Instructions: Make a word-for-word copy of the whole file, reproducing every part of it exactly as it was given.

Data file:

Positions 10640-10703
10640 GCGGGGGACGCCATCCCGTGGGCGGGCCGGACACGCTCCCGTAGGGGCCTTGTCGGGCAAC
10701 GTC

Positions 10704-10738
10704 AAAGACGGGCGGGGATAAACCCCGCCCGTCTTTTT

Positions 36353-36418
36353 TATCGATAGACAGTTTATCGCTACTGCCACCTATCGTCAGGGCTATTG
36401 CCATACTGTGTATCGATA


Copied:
Positions 10640-10703
10640 GCGGGGGACGCCATCCCGTGGGCGGGCCGGACACGCTCCCGTAGGGGCCTTGTCGGGCAAC
10701 GTC

Positions 10704-10738
10704 AAAGACGGGCGGGGATAAACCCCGCCCGTCTTTTT

Positions 36353-36418
36353 TATCGATAGACAGTTTATCGCTACTGCCACCTATCGTCAGGGCTATTG
36401 CCATACTGTGTATCGATA